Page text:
Michael Summers | Professor of Planetary Science and Astronomy
NASA's Mars robotic missions revealed a world with an incredibly complex history, including periods in which it was much warmer, with oceans, volcanoes, and was habitable for many types of simple terrestrial life.
Even at present, Mars still has groundwater and abundant organic compounds. NASA is planning a human mission to Mars in the early to mid-2030s, and if our history of space exploration guides us, Mars has many interesting surprises for early humans to set up.
A human mission on Mars will be complex, expensive and very dangerous. Sending humans to Mars and bringing them safely back to Earth will be one of the most difficult projects ever undertaken. But what should happen after this first step?
The first and most obvious task in developing an extended presence on Mars is reconnaissance – probably done with the intensive use of miniature UAVs. It will be essential that we map and evaluate all possible resources that may be useful. These resources will include water – either ice within a few meters above the surface or liquid water that would exist more deeply. Natural materials such as metals can be used in the construction of habitats, tools, fuel and so on.
Mars Curiosity scientists at NASA recently announced the discovery of complex organic materials in the soil. These organic compounds would be essential for hydroponics, as Mark Whatley did in the marvelous and reasonable film, The Martian. As a secondary product of green planet growth, photosynthesis will provide a source of oxygen for respiration.
The first settlers in Mars will focus on creating safe, resilient and sustainable habitats. Every time humans leave the Earth, they must carry a bubble of the Earth's environment with breathing air. Mars has an atmosphere, but it is only 1% of the atmospheric pressure at sea level on Earth.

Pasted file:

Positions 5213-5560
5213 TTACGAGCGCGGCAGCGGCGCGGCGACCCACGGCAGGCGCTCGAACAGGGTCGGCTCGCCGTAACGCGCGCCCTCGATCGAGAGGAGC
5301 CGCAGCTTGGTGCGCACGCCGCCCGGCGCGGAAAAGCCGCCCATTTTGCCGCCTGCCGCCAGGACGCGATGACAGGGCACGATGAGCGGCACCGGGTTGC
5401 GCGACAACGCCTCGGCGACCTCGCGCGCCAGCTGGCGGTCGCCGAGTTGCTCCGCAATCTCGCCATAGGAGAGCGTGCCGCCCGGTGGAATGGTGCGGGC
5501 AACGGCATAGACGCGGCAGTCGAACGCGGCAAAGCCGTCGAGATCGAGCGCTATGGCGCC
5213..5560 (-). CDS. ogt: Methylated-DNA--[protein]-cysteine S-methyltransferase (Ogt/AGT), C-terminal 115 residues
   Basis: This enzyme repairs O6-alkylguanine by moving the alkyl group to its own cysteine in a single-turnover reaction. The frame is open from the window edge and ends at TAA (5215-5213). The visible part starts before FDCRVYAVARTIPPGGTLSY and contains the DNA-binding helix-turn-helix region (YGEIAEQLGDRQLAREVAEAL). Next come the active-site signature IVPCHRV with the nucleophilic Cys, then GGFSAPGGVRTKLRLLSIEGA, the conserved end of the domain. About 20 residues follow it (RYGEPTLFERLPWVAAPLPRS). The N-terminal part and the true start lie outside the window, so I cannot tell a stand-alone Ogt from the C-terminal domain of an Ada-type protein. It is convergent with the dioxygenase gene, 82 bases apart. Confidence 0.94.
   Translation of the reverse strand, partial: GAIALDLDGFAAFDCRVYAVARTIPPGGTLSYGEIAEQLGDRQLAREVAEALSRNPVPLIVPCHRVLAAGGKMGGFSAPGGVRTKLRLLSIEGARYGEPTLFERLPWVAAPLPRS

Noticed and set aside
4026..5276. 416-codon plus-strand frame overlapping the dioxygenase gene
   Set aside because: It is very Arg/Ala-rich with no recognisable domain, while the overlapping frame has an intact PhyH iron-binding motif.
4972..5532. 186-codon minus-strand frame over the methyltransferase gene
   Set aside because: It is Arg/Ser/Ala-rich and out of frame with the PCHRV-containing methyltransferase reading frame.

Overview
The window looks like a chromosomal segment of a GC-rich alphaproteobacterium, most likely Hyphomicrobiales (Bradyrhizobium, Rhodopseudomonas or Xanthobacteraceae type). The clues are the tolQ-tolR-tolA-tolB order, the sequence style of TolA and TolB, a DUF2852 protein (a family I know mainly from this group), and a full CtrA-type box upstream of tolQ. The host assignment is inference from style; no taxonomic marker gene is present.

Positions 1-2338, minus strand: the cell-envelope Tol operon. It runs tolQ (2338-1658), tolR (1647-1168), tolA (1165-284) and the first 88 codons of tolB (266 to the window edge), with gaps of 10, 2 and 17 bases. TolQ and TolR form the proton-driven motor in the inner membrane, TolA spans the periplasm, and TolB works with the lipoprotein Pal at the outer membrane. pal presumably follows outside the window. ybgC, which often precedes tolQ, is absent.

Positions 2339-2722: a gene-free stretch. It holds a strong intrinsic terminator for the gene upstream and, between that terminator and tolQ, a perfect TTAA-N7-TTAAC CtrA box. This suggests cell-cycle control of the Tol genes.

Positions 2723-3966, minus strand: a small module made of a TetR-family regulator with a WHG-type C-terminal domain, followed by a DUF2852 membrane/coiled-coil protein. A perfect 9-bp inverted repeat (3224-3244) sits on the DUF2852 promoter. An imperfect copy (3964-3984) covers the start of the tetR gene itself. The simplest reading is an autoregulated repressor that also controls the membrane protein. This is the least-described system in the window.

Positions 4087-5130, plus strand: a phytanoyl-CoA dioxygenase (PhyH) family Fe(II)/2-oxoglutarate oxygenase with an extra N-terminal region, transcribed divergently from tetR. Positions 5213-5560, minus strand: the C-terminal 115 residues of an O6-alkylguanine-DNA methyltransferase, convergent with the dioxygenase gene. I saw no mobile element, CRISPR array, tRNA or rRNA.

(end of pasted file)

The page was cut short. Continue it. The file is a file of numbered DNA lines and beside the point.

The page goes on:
In addition, the atmosphere on Mars is almost entirely made up of carbon dioxide (CO2). There is only a very small amount of oxygen – the most important gas that man needs. Fortunately, it is relatively simple to make oxygen from water, and we now know that Mars has abundant water – present in the form of a layer of permafrost under much of from the surface.
Settlers face many dangers. These include micrometeorites, which burn in the upper atmosphere of the Earth, and the ultraviolet radiation of the sun that is blocked by our stratospheric ozone layer on Earth. Mars does not have such a layer of ozone. Habitats must therefore be protected and perhaps developed in caves and natural lava tubes.
Imagine an opportunity to create an entirely new world from scratch! As long as the colony is safe and resilient, and as resources are available, almost anything is possible. Mars could be a place to experiment with new types of government, education, social structures or even recreation. In the end, once the colonies are stable, Mars itself could serve as a basis for further exploration of the outer solar system.
As the first settlers develop a stronger presence, they will then be able to devote more effort to setting additional goals. These may include developing profitable industries for trade with the Earth, or experimenting with new technologies that could have applications for life on Earth. They could search for life below the surface of Martian – as methane plumes emitted from the subsoil suggest – or in the asteroid belt or nearby Jupiter moons.
Imagine the new types of possible recreation on Mars. Imagine skiing on the slopes of Olumpus Mons – the largest volcano (extinct) of the solar system – on tracks of several hundred kilometers. Imagine the hang gliding of cliffs six miles high! On March, the intrepid explorer could search through caves (ancient lava tubes) of several hundred meters.
The most exciting recreation may be exploring this new world. Who knows what we will find!
Michael Summers is Professor of Planetary Science and Astronomy at George Mason University.
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